Chung Regarding Growing Forest and Halo Nodeul, it might have been better if one were to remove the words ‘forest’ and ‘moon’. The approach ‘what if a moon rose in Seoul’ is interesting, but to assume you are improving something by naming it sometimes introduces a new limitation. I think NAMELESS Architecture’s narrative would still develop organically if there are more projects like these. 

Na In conclusion, narration through architecture.

Yim The reason we keep discussing things like this is because NAMELESS Architecture is undergoing a transitional phase. Hence, we cannot make any judgements of these four projects as of now. A judgement of now can come only through reflection on NAMELESS Architecture’s future projects. We cannot know as of yet whether they will put the finishing touches on their work of the past 12 years or if that they will go forth to a new beginning.​ 

 

 


NAMELESS Architecture
NAMELESS Architecture is an idea-based design practice. Na Unchung and Yoo Sorae each graduated from Hongik University and Korea University. They both received M.Arch. from the University of California, Berkeley in the United States. After establishing NAMELESS Architecture in New York, they expanded their office into Seoul. They run a practice committed to simplicity in an unpredictable world, where they explore the realms of architecture, city, and global cultural phenomena.
Kim Soo-young
Kim Soo-young graduated Hongik University School of Architecture and Kyonggi University Graduate School of Architecture. He established su:mvie architects in 2010 and teaches in the design studio at Korea National University of Arts. He was awarded the Korean Young Architect Award in 2014, Rising Architect Award and the Korean Architecture Award in 2015, Kim Swoo Geun Preview Award in 2016. He is a Seoul Public Architect and also the Master Planner for town architects in Dongjak-gu.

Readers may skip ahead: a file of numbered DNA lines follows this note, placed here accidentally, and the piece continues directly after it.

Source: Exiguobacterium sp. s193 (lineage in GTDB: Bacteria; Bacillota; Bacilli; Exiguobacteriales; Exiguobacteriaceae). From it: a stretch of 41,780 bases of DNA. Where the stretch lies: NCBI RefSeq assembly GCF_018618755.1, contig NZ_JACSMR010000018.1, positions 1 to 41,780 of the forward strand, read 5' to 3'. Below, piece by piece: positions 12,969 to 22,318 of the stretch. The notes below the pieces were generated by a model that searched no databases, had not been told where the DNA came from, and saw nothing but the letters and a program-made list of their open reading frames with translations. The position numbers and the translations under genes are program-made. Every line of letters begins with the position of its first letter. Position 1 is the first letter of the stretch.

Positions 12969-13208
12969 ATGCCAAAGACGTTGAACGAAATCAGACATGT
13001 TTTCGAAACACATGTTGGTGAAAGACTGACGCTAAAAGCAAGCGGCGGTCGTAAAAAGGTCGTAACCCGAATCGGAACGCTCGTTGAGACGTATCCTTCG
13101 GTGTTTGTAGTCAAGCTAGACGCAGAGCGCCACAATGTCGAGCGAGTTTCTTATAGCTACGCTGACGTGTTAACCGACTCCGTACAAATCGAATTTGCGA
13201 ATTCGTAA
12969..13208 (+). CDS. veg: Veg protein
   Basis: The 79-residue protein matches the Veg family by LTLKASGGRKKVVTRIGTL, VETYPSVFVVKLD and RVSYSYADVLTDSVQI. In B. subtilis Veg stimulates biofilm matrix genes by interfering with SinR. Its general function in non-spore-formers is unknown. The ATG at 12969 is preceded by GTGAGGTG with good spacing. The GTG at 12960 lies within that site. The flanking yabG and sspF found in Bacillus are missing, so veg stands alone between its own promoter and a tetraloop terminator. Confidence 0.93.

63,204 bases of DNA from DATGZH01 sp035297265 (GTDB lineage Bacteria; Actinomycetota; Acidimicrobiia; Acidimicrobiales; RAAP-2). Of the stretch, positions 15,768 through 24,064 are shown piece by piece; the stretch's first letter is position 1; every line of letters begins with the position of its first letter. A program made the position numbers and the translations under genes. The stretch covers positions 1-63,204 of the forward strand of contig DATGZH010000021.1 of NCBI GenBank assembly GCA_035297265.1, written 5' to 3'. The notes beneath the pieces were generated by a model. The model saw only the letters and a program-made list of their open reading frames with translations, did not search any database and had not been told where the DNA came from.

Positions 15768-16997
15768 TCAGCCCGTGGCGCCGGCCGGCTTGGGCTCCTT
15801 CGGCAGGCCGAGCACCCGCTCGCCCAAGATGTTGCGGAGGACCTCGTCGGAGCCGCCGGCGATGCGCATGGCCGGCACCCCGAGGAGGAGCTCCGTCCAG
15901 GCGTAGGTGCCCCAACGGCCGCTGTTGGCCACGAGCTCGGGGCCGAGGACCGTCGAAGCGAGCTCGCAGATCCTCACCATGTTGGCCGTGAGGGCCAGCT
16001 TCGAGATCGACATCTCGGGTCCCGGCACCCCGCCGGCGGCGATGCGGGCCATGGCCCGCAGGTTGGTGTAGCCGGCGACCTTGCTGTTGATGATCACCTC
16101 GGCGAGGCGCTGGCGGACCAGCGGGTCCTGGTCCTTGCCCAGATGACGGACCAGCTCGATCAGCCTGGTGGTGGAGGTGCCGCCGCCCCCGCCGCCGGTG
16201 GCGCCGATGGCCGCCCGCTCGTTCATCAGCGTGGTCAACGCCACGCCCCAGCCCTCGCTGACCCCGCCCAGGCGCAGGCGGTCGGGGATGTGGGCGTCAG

Yim Dongwoo
Yim Dongwoo graduated from Seoul National University and earned a master’s degree in Urban Design Architecture from Harvard University. He is a co-principal of PRAUD and professor in the Graduate School of Architecture and Urban Design of Hongik University. He was awarded the Architectural League Prize 2013, and was a participating architect in the Golden Lion winning Korean Pavilion at the 2014 Venice Biennale. At the Seoul Biennale of Architecture and Urbanism 2017, he was director of ‘Pyongyang Salim’, and participated as a curator in the Seoul Biennale of Architecture and Urbanism 2019.
Chung Soyoung
Chung Soyoung graduated from the École Nationale Supérieure des Beaux-Arts in Paris. Now based in Seoul, she experiments with and expands upon a range of sculptural media through formative works, site-specific installations, video and public interventions. She has participated in numerous solo and group exhibitions in Korea and abroad: Seoul Museum of Art, SongEun Art Space, Bienal Internacional de Arte Contemporânea de Curitiba, Delfina Foundation, and the Royal Academy of Arts, among others.